To be honest, Jonathan Demme’s Ricki and The Flash sounds supremely bland on paper and it looked even worse in the trailers. Meryl Streep plays Linda Brummel aka Ricki, who years ago abandoned her family to pursue being a rock musician in L.A. Now she’s a Total Foods cashier by day and lead singer of amateur rock band The Flash by night. When ex-husband Pete (Kevin Kline) tells her that their daughter Julie (a feisty Mamie Gummer) has been left by her husband, Ricki hops a plane to Indiana to reconnect with her estranged family. It all sounds cliché (and it is) but the movie excels in its execution— primarily through its tonal execution as well as a solid script and top-notch acting.
Demme taps into that universal feeling of awkwardness we sometimes experience during tense, heated confrontations. We’ve all been in those situations where an argument between friends or family members breaks out and we’re stuck in the room longer than we want to be. This is achieved by stretching out the confrontations and taking more time than necessary to show the facial expressions of characters as they react to what’s going on around them.
When Ricki and Pete go to dinner with Julie and their two other kids and an argument breaks out, Demme goes around the table showing everyone’s facial expressions as they react to mean words being traded, emphasizing the tense atmosphere. In another scene, Ricki and Julie have just finished arguing and Julie has stormed off to her room in anger. At this moment, another director might have just cut immediately to the next scene but instead he keeps the camera on Ricki and Pete for a few more seconds, as they stand there quietly, with awkward looks, unsure of what do to next. Demme isn’t in a hurry to tell his story and often times the facial expressions reveal more about a character than their dialogue.
These prolonged moments peppered throughout scenes add a layer of authenticity to the derivative material in Ricki and The Flash. Just like Robert Altman used overlapping audio to evoke the mood and energy of a scene, Demme uses reaction shots. For example, when Ricki arrives at her oldest son’s wedding (sticking out like a sore thumb) the camera lingers on the random guests and their looks of disgust and contempt. During Ricki and The Flash live shows, Demme shows the faces of the various audience members as they smile and nod along to the performance. Demme makes communal spaces like these come alive; they’re not just two dimensional sets for the primary actors to stand and perform in front of, but living breathing environments.
It also helps that Ricki and The Flash has an energetic script by Diablo Cody (Young Adult, Juno) full of sharp, acid tongued dialogue. Anytime the movie starts to slip into melodramatic territory, a character will interject with a hilariously awkward out-of-left-field stinger. Cody’s script achieves a near-perfect balance of comedy and drama; the movie deals with some rather heavy subjects (abandonment, attempted suicide, etc.) but the humor keeps it from being relentlessly dour. At the same time, the comedy never undercuts the dramatic impact or betrays the connections between characters.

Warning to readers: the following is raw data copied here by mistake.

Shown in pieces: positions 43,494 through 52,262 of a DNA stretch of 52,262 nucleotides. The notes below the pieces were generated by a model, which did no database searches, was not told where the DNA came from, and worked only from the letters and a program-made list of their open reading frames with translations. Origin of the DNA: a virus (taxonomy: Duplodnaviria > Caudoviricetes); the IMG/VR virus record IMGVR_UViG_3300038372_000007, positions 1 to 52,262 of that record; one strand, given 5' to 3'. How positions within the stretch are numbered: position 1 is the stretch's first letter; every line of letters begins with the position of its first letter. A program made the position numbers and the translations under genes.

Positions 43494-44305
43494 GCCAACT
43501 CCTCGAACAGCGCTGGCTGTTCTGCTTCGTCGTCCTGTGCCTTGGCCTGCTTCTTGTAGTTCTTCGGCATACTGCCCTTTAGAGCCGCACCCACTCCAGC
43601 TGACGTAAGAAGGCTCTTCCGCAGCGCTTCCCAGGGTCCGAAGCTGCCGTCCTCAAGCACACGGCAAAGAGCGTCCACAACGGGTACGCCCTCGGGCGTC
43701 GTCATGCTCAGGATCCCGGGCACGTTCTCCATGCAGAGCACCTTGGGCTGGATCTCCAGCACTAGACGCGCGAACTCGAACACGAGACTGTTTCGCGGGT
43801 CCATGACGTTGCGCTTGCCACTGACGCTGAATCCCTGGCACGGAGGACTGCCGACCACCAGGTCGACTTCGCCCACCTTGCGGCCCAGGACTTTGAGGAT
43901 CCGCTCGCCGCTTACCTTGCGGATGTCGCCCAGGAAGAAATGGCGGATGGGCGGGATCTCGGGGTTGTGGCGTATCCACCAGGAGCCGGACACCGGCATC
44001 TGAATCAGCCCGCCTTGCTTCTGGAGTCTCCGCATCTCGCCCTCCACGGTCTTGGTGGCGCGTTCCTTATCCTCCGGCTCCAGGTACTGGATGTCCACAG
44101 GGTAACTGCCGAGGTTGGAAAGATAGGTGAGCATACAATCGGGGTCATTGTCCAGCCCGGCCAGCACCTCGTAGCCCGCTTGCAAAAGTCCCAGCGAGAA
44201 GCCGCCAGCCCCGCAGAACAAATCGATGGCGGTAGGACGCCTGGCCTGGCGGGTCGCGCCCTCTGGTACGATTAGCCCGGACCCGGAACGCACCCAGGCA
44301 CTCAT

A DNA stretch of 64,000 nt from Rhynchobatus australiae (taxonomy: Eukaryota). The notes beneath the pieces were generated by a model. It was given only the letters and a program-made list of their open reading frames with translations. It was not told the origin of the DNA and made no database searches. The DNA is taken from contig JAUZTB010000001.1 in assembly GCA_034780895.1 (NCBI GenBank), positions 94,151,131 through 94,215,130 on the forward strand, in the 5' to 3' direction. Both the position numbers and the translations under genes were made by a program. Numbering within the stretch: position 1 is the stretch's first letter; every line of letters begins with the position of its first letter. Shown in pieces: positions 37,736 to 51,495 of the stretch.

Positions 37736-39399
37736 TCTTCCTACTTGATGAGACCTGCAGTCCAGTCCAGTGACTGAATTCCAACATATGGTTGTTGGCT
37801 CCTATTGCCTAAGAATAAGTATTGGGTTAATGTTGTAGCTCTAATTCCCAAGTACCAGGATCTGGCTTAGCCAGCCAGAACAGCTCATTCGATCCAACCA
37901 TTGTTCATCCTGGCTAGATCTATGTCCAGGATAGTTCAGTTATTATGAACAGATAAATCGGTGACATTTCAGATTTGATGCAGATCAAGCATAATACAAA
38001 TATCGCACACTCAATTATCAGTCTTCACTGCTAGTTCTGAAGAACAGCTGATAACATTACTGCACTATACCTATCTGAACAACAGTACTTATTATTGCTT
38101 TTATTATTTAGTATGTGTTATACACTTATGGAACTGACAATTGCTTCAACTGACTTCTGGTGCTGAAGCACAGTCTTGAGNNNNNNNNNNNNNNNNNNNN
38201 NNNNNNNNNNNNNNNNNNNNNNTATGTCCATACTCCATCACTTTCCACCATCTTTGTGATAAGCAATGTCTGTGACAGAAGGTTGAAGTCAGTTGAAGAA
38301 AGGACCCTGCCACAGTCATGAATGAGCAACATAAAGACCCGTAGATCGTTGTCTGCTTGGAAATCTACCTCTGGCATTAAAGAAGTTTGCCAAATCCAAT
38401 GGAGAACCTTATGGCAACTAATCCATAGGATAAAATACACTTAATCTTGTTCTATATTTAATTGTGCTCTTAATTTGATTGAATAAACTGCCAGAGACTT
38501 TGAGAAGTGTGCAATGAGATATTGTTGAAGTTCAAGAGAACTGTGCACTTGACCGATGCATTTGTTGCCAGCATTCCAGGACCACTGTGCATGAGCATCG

Not surprisingly, the acting is top notch. Streep once again proves she’s one of the best working actors, giving a loopy, giggly and compassionate performance as Ricki—a sixty-six-year old rocker with the spirit and etiquette of a twenty-year old. She doesn’t fit in with the conventionality and refinement of suburban Indiana. Staying at Pete’s clean, modern mansion, she’s flabbergasted by the vastness of the kitchen and the almost pool-sized bathtub. This “fish out water” stuff works much better than it should, mostly due to Streep. And she makes for a convincing rocker; seeing the joy and enthusiasm she has while performing makes you at least partially understand why she gave up her former Midwestern life.
Kline is also strong as the stiff, mild-mannered Pete, who’s always trying to diffuse tense familial situations (I’d say his performance alone is fifty percent facial reactions) and musician Rick Springfield gives a tender performance as Ricki’s supportive band member/boyfriend Greg.
CONCLUSION: Ricki and The Flash is light and familiar; the story doesn’t yield any major surprises and Cody’s script could definitely cut deeper. But while the ending enters hokey territory, Demme and his actors come together to create such a genuine, entertaining filmic environment that a little silliness and cliché is deserved. Ricki and The Flash is no doubt the biggest surprise of the year so far.